Others share these concerns. “A public utility is supposed to do the best they can for the customers, the public and the municipality,” adds Bill Harriman, one of four Fryeburg-area residents who have formally intervened in the current PUC case. “And if you look at what these guys were doing back then, they weren’t looking out for the people of Fryeburg.”

Which brings us to the heart of the issue. Nestle — one of the world’s largest (and most distrusted) corporations — is a lot better at watching out for itself than the small towns it preys on.

StopNestleWaters.org Site Is Dormant, But Will Remain Online A Little Longer

As you can tell, the StopNestleWaters.org site is dormant. I simply don’t have time to keep it running.

This site still ranks quite high in search engine results, so those looking to research Nestle’s operations online will read more than Nestle’s somewhat slanted perspective on their water mining operations — and their willingness to bludgeon small towns in rural areas into submission using legal means.

Nestle is not a good corporation — witness their unconscionable actions in the USA and around the world (the baby formula issue is particularly sickening) — so I’ll leave this site up a little longer as a “gift” to them. Enjoy.

TC

Proposed Cascade Locks Water Bottling Plant Drawing Widespread Opposition (Nestle can’t be happy)

The proposed Nestle water bottling plant in Cascade Locks (the Colombia Gorge) is heating up again, and Nestle – perhaps the least-loved water bottling company on the planet – can’t be happy to see this:

The video caption:

On March 29, 2010, a coalition of environmental and social justice organizations, Keep Nestle Out of the Gorge, led by the consumer advocacy group Food & Water Watch, (www.fwwatch.org) launched a coordinated campaign to prevent Nestle Waters North America from opening a water bottling facility in Cascade Locks Oregon.

The coalition gathered at the Oregon Department of Fish and Wildlife (ODFW) offices to speak out against the plant, and to then deliver petitions to the ODFW signed by 4,000 Oregonians who oppose the proposed facility. Keep Nestle Out of the Gorge opposes the deal because a bottled water facility would lead to the commodification of Oregons public water resources, and potentially jeopardize local wildlife, especially native salmon and steel head species.

Save Our Water Sacramento Group Files Administrative Appeal Against Nestle’s Sacramento Plant

Nestle surely thought they’d snuck their Sacramento water bottling plant in through the back door (even a city memo acknowledged the company’s “penchant for secrecy”), but like so many other places, they’re now facing determined opposition.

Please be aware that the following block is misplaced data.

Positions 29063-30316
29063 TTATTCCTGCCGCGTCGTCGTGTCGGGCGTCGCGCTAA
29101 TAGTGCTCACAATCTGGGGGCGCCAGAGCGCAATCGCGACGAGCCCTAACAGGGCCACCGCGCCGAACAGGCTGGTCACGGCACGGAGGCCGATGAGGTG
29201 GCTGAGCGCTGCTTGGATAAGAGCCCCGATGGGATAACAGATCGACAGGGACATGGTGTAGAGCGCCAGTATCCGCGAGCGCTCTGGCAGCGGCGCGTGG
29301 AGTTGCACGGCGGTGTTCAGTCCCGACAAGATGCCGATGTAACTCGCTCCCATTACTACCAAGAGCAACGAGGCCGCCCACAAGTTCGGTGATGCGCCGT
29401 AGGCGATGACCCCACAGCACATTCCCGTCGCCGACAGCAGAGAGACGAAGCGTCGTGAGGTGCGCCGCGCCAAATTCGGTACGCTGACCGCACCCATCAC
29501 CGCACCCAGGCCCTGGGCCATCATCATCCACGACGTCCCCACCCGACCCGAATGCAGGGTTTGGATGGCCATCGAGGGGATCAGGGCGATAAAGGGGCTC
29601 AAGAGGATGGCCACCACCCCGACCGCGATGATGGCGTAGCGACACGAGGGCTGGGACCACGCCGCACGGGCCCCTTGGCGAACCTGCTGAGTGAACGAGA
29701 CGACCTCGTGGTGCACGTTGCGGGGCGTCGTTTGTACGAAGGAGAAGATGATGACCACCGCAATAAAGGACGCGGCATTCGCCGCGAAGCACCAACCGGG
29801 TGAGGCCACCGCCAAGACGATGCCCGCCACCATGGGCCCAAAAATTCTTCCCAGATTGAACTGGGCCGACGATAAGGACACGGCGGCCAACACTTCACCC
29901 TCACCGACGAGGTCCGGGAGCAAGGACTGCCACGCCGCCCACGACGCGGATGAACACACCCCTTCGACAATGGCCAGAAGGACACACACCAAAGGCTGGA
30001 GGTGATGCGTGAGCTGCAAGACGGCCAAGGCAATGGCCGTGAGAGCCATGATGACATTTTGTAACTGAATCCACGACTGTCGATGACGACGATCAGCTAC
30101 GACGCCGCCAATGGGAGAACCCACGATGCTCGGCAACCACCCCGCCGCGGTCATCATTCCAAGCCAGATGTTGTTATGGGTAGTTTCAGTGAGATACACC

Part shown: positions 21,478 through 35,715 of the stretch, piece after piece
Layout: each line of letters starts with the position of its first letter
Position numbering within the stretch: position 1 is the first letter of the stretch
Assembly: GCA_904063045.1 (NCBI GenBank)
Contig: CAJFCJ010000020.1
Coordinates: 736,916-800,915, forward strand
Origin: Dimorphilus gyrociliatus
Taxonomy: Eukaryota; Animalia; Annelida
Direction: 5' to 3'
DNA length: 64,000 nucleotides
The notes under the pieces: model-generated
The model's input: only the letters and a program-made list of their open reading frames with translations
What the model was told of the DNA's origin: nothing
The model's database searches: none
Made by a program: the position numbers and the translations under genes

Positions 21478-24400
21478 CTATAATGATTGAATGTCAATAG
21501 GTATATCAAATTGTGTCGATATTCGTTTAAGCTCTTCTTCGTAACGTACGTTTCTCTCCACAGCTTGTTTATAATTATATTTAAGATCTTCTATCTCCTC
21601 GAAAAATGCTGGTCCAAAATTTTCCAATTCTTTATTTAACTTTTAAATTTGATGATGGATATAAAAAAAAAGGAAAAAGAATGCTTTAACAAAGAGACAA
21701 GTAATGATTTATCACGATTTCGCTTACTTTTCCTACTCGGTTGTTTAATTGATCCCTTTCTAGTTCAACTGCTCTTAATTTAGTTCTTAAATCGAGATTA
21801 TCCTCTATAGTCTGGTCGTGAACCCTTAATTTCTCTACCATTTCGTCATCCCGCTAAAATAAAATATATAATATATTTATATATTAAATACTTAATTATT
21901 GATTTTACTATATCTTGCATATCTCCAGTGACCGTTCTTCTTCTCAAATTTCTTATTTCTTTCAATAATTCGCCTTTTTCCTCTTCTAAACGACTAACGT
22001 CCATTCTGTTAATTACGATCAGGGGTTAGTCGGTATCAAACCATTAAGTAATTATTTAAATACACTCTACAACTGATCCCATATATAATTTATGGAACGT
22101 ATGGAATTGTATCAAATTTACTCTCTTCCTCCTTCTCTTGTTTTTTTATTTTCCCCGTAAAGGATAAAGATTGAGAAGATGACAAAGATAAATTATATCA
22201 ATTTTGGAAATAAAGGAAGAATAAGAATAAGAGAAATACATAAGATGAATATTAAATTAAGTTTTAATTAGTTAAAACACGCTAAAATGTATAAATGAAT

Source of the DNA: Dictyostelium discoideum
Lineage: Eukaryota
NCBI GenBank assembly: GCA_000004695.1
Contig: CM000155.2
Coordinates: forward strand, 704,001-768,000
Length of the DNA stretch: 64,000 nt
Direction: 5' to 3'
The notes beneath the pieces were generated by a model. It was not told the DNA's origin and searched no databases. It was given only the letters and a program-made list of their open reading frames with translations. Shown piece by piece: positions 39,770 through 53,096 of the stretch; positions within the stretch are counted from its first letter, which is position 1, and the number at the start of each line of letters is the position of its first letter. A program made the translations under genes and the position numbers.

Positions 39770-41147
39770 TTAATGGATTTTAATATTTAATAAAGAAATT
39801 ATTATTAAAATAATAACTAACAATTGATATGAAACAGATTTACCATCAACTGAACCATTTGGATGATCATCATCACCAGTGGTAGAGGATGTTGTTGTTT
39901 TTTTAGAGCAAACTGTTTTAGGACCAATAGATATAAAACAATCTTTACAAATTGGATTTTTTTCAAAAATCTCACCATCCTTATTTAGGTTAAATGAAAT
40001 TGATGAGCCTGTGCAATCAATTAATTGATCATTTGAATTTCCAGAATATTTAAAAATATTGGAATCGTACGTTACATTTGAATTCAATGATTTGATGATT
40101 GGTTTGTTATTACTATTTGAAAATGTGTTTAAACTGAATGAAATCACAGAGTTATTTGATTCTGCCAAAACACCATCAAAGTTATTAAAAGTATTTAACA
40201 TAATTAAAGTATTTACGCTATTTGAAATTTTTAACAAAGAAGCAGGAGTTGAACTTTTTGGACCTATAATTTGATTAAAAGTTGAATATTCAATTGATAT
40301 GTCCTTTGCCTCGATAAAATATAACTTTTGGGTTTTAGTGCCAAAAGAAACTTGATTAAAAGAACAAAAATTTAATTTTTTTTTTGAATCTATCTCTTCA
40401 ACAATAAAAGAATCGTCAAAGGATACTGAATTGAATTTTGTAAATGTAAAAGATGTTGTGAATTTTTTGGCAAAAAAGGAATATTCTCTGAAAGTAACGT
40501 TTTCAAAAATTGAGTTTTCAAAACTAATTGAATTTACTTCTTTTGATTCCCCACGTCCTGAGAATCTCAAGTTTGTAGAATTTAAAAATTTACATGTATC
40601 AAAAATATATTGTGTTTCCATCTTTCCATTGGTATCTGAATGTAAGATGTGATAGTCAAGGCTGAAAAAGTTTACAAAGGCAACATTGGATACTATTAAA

Sadly for Nestle, the group uncovered a highly questionable permitting process, the appearance of a conflict of interest with a top mayoral advisor, and a development staff seemingly willing to keep the whole project hidden from public view.

In other words, it’s business as usual for Nestle – and at least some of Sacramento’s residents have discovered this sad fact:

Sacramento Press / Group to file Nestlé appeal

In a precursor to any potential legal action, a grassroots organization expects to take its next step in the fight against the Nestlé water-bottling plant by filing an administrative appeal with the city of Sacramento this week.

A Swiss public TV crew is coming to Sacramento Thursday to interview members of the group, Save Our Water Sacramento, which will re-screen the bottled-water documentary “Tapped” at 7 p.m. Thursday at Crest Theatre, 1013 K St.

Afterwards, group leaders will discuss plans to appeal the city’s designation of the Swiss company’s $14-million construction project as ministerial, rather than discretionary. A discretionary designation of a project that could possibly harm the environment triggers a requirement for an environmental assessment under the California Environmental Quality Act. A ministerial designation does not.

The California Environmental Quality Act also requires all administrative remedies be exhausted before a lawsuit can be filed, said Evan Tucker, a Sacramento resident who helps lead Save Our Water Sacramento.

“Those are supposed to exist as an alternative to litigation,” he said. “We can make our case to the city as to why the decision is incorrect.”

The group has been seeking an environmental analysis of the plant since at least September, Tucker said. City Councilmember Kevin McCarty asked the council last month to consider amending the city’s zoning code to immediately require special permits for water-bottling plants, but the proposal was never discussed.

Note the presence of a Swiss film crew; when a French film crew visited McCloud last year, I learned that Nestle’s reputation in Europe is less than sterling.

Surprise.

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Press Release: Citizens Reject Wells Water Extraction Ordinance (“No” to Nestle)

Press Release
November 3,2009

Contact: Jamilla El-Shafei,organizer for Save Our Water and The Branch Brook Aquifer Coalition (email: jamillaelshafei@gmail.com)
Contact: Jean Foss, spokesperson for Protect Wells Water and member of The Branch Brook Aquifer Coalition (email: jeanfoss@earthlink.net)

Wells voters rejected a water extraction ordinance 3,194 no to 1,420 yes.

Jamilla El-Shafei, organizer for Save Our Water, a water justice organization which includes residents from Wells, Kennebunk, Kennebunkport,Ogunquit and Biddeford, who organized the opposition along with Protect Wells Water said “In spite of the Nestle Waters Corporation spending hundreds of thousands of dollars to influence the vote in Wells, the citizens are standing up to protect their water from corporate exploitation and sending a message: No to large scale water extraction and No to Nestle!

We are hoping that the State of Maine takes notice and that our legislators put water in the public trust.”